Originally conceived as a social history of the kitchen, Lawson has been planning Kitchen for nearly a decade.
"I realised that I needed to relate it to myself more so I cut a lot of that kind of stuff out," she recalls.
"What really interests me is not the interior design of a kitchen but how you live in a kitchen and how it works. That's why I mention all my clutter. I've ended up with so much stuff that I've bought on eBay or things that the children leave on the fridge. In the end, that's what the kitchen becomes. It doesn't matter if you've got a teeny galley kitchen, you can still cook and talk to people standing up when they come for tea or coffee. It's about what a kitchen represents."
Kitchen combines the quick accessibility of 2007's Nigella Express with the more time-consuming elaborate recipes of How to Eat and Domestic Goddess.
"It's got a bit of everything," she says. "As you add to your repertoire, you think about things in a slightly different way. But I just do what I do; I cook what I cook and I write what I write. I don't think about what I should write in terms of 'where is there a gap in the market?' Obviously you respond to the times in which you write. Express was very much of its time and using leftovers and cheaper, old-fashioned cuts of meat are appropriate for the current financial climate. I didn't intend it to be like that but you can't help but respond to the times in which you live."
Nigella Express was followed by 2008's festive book Nigella's Christmas, which she says was "a romp. It didn't take very long to write as I had all the recipes because I've been cooking at Christmas for a very long time".
Kitchen's development is much harder to quantify.
"It's always difficult to say how long it takes to do a book because the cooking is interwoven with everything else I do in my life," she says.
"I'm often a third of the way through before I actually decide on doing a book. Then I focus on it and spend an awful lot of time not writing it. I always put it off and then the deadline moves closer and closer. But when I do write it, because I'm a journalist by experience, I file like a journalist, sending it in chapter by chapter."
Along with many other popular food writers, Lawson was lambasted in a report last year by a panel of nutritionists and dieticians, who claimed that their recipes contained unacceptably high levels of unhealthy saturated fat. However, Lawson maintains the majority of foodstuffs are fine in moderation.
"I'm not in a position to lecture anyone because it's not an area that I have any proficiency in," she says.
"However, I do think it's more about how you mix things. I couldn't live without vegetables and love to eat and drink pretty much everything except soya milk. But sometimes you just want a fantastic bit of crusty bread and butter. I know that bread-makers are popular in New Zealand and I had one briefly. The great danger with them is you just eat a lot of bread."
But does she rely too much on dairy products like butter, cheese and double cream?
"When you have something like that it will often say you have to put in a quarter of a cup of cream but it feeds six people," says Lawson. "You're having such a small amount and you're not going to cook it that often. Sometimes the cream is optional but it just gives it a different finish. I love buttermilk and coconut milk in things like soup and it's interesting how it's become infused. And I like playing with traditional recipes like my mushy peas, where I use a bit of Thai green curry paste. If you then add some coconut milk, you get a lovely pea soup."
While she is in favour of sustainable farming, Lawson doesn't believe we should feel guilty for occasionally purchasing imported produce.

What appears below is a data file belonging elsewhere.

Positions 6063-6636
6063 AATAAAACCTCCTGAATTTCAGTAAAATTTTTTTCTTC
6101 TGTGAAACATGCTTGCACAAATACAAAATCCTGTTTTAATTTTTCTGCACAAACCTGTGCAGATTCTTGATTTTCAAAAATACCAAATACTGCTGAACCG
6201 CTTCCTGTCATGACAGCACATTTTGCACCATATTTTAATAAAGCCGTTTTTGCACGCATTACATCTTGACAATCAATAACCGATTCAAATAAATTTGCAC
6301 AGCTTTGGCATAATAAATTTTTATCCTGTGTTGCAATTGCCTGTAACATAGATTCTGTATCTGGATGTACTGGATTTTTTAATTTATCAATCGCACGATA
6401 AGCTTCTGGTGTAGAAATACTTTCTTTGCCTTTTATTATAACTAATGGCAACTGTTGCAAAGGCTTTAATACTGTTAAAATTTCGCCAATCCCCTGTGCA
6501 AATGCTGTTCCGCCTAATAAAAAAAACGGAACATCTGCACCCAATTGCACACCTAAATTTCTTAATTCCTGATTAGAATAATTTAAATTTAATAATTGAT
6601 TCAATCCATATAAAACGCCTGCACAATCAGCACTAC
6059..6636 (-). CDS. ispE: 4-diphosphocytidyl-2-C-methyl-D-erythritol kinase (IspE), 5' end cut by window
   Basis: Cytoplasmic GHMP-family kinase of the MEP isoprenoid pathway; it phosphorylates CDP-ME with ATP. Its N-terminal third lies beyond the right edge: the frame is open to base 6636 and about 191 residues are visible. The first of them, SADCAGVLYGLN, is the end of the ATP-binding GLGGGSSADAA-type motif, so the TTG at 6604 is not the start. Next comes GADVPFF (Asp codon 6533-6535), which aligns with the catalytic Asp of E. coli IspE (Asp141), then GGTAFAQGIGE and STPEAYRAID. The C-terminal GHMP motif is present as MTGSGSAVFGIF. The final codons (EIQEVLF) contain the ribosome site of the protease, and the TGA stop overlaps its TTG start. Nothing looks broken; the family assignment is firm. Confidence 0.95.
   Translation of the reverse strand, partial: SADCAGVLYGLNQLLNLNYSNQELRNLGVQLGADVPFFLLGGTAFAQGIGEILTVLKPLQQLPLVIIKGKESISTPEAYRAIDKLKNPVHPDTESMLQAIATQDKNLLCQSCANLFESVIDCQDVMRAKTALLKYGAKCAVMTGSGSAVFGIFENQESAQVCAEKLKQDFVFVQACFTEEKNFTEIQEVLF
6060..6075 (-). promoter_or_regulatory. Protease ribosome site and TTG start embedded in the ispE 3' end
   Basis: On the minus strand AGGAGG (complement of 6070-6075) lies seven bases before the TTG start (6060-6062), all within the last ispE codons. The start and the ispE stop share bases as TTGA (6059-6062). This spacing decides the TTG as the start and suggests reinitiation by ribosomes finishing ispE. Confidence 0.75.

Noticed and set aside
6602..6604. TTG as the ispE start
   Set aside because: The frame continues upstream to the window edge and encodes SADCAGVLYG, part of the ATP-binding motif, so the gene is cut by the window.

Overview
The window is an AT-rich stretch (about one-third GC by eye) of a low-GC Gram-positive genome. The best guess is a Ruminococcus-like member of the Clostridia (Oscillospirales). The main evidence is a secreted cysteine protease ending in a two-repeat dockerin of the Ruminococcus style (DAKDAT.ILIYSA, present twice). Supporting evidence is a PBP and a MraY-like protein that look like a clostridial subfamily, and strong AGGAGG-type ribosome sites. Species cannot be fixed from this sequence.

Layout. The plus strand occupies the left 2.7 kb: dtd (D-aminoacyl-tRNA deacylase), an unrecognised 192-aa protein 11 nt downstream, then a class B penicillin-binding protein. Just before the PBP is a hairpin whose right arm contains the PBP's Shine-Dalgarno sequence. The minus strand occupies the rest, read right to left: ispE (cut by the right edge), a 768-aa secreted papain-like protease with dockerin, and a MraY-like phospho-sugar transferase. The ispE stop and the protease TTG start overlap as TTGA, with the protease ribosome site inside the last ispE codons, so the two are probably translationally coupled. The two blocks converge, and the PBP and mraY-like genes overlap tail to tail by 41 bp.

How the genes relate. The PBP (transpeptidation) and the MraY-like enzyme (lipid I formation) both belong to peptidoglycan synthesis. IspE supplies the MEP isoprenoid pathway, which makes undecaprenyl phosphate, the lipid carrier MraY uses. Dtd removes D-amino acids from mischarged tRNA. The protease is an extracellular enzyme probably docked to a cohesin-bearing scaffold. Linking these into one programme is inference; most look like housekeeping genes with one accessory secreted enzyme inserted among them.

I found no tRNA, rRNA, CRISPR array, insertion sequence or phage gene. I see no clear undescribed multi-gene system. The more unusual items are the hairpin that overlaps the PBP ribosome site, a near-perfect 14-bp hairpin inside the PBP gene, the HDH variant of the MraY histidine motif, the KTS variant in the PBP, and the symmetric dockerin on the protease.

"It's difficult because we live in a world in which we have to trade," she says. "What feels ridiculous is when you read about something that has gone on a circular trip, which seems unnecessary. It's like dieting; we can't live a perfect life whatever that is. My idea of recycling is using the same ingredients for several meals. That's one of the reasons why cooking feels so good; it makes you feel like you're closer to the earth."
As our hour-long conversation draws to a close, Lawson gives me a copy of her mentor Anna Del Conte's memoir Risotto with Nettles.
"I met her shortly after my own mother died when I was 25," she recalls, referring to her mother Vanessa Salmon, who passed away at 48 years old in 1985 after suffering from liver cancer.
"I've taken a lot from Anna. She's been very important in my life. She's like my food mother. I came across her after reading her book, Entertaining all'Italiana. What I learnt from her, and which I still find useful, is how to construct menus. People think that I don't do that but I did it very much when I did How To Eat. I love her style of writing. She's more of a food historian in the Jane Grigson way, but she's Italian."
It was through Del Conte that she discovered Kitchen's most contentious recipe, spaghetti with marmite.
"She made that for her children," says Lawson.
"I've used a lot of her recipes and she often says to me 'stop crediting me, darling'."
Lawson's mother also plays a part in Kitchen, which features her "Praised Chicken", a classic staple that she has made regularly in the years since her death.
"Poaching and braising is so fantastic because it cooks so fast and tastes so great but it doesn't look like it's meant to," she says.
"I love eating that old-fashioned kind of food. It's a nice feeling, passing food on that way and, of course, I've made changes without thinking because practices change."
Leeks in white sauce is another family favourite.
"My daughter still calls it Pie Insides even though she's now 16," laughs Lawson.
"Those kinds of recipes go out of fashion and nowadays they say you should just steam leeks or cook them in a bit of olive oil. They say 'why are you adding milk?' but in a few years time they'll probably say everyone needs the calcium. And how much is anyone going to eat? You just have a spoonful on your plate. You can't just banish everything from the past."
* Kitchen: Recipes from the Heart of the Home ($75, Random) goes on sale this week. Nigella Kitchen screens weekly on Prime from Tuesday, October 26.